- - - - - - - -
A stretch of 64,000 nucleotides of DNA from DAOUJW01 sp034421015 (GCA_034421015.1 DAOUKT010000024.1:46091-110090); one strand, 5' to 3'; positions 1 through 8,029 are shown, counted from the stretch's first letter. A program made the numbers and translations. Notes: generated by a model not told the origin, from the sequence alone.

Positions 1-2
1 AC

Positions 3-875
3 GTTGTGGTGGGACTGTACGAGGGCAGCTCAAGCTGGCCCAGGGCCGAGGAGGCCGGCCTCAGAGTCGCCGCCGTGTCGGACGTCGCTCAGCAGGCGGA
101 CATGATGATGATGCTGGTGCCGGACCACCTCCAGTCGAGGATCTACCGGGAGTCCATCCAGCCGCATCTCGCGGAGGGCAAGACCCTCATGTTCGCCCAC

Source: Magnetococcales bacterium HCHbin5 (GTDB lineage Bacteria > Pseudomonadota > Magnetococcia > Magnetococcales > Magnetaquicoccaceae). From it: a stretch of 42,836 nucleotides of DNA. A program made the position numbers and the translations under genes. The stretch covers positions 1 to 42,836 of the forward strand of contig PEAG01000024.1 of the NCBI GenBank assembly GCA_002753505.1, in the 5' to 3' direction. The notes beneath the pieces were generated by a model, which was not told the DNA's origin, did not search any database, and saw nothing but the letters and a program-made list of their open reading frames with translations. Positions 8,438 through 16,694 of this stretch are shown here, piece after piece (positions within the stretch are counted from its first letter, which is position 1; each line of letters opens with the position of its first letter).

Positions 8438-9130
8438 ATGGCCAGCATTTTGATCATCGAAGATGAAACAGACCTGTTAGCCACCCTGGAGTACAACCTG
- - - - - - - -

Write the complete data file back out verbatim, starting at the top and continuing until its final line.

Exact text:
A stretch of 64,000 nucleotides of DNA from DAOUJW01 sp034421015 (GCA_034421015.1 DAOUKT010000024.1:46091-110090); one strand, 5' to 3'; positions 1 through 8,029 are shown, counted from the stretch's first letter. A program made the numbers and translations. Notes: generated by a model not told the origin, from the sequence alone.

Positions 1-2
1 AC

Positions 3-875
3 GTTGTGGTGGGACTGTACGAGGGCAGCTCAAGCTGGCCCAGGGCCGAGGAGGCCGGCCTCAGAGTCGCCGCCGTGTCGGACGTCGCTCAGCAGGCGGA
101 CATGATGATGATGCTGGTGCCGGACCACCTCCAGTCGAGGATCTACCGGGAGTCCATCCAGCCGCATCTCGCGGAGGGCAAGACCCTCATGTTCGCCCAC

Source: Magnetococcales bacterium HCHbin5 (GTDB lineage Bacteria > Pseudomonadota > Magnetococcia > Magnetococcales > Magnetaquicoccaceae). From it: a stretch of 42,836 nucleotides of DNA. A program made the position numbers and the translations under genes. The stretch covers positions 1 to 42,836 of the forward strand of contig PEAG01000024.1 of the NCBI GenBank assembly GCA_002753505.1, in the 5' to 3' direction. The notes beneath the pieces were generated by a model, which was not told the DNA's origin, did not search any database, and saw nothing but the letters and a program-made list of their open reading frames with translations. Positions 8,438 through 16,694 of this stretch are shown here, piece after piece (positions within the stretch are counted from its first letter, which is position 1; each line of letters opens with the position of its first letter).

Positions 8438-9130
8438 ATGGCCAGCATTTTGATCATCGAAGATGAAACAGACCTGTTAGCCACCCTGGAGTACAACCTG